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AIDS. 2001 Jan 5;15(1):111-5.

Effect of computer-assisted self-interviews on reporting of sexual HIV risk behaviours in a general population sample: a methodological experiment.

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Department of Sexually Transmitted Diseases, Royal Free and University College Medical School, Mortimer Market Centre, London, UK.



To develop methods to maximize the accuracy of reporting HIV risk behaviours in a general population survey. We assessed the feasibility of using a computer-assisted self-completion interview (CASI) in comparison with pen-and-paper self-completion interview (PAPI).


A probability sample survey of residents aged 16-44 years in Britain, with alternate assignment of addresses to interview by CASI (462) or PAPI (439).


Personal interviews exploring demographic and sexual behaviour variables. Principal outcome measures were the impact of CASI in relation to PAPI on data quality and rates of reporting a range of behaviours.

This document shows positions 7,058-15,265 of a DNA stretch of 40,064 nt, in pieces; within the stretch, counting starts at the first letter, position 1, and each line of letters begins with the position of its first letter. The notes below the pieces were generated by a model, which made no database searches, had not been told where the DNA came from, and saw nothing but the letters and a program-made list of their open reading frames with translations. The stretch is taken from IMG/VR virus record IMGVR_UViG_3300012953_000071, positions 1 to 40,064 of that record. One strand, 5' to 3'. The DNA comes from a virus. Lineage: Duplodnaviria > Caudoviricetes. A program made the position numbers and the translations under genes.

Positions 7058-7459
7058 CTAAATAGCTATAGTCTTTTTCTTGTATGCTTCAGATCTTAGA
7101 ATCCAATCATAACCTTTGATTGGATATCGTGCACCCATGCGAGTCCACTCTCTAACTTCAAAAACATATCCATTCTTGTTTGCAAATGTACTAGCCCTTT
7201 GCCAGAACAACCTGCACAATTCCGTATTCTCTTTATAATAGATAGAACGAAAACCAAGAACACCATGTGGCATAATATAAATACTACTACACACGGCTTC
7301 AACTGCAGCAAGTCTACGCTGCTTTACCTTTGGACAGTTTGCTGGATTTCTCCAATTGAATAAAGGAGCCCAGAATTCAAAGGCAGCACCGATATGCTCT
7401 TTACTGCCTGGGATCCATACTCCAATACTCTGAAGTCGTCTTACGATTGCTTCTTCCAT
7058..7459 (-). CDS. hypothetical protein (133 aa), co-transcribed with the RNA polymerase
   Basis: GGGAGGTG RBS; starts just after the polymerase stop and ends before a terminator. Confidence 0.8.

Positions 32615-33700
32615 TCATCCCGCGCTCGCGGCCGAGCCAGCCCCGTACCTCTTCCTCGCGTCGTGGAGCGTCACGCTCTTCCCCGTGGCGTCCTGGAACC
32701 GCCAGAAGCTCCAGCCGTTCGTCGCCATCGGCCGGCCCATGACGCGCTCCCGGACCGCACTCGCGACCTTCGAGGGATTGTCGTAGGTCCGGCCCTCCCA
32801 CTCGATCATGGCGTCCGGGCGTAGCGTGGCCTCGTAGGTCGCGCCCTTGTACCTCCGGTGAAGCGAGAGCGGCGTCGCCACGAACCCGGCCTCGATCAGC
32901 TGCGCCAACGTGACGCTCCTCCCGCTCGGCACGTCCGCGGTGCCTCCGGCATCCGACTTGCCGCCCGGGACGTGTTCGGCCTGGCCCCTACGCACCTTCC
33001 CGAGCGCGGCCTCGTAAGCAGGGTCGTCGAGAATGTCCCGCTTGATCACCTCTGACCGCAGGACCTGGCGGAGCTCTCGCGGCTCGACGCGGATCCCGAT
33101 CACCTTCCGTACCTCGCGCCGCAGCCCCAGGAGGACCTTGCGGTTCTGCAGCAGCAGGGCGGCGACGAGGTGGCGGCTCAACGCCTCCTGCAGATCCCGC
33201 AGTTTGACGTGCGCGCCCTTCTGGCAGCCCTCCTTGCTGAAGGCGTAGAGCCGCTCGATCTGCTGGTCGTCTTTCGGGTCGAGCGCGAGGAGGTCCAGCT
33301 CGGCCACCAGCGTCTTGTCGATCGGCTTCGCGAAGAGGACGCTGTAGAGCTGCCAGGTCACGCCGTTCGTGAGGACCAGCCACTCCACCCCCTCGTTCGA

A total of 901 interviews were completed; 829 individuals were eligible for and accepted the self-completion module. Internal consistency of data items was greater with CASI than PAPI and item non-response was lower. Overall, there was no significant difference in rates of reporting between CASI and PAPI. The main effect for CASI compared with PAPI in a generalized estimating equation (GEE) analysis was an OR (95% CI) of 1.04 (0.92-1.17). Variables were also examined individually, including homosexual partnership (adjusted OR 1.26 95%, CI 0.69-2.29), payment for sex (adjusted OR 0.68 95% CI 0.29-1.59), masturbation (adjusted OR 0.89 95% CI 0.66 1.22) and five or more partners in the past 5 years (OR 0.85 95% CI 0.61 -1.19).


We found no evidence of a consistent effect of CASI on rates of reporting sexual HIV risk behaviours in this sample. CASI resulted in improvement in internal consistency and a reduction in missed questions.

[Indexed for MEDLINE]

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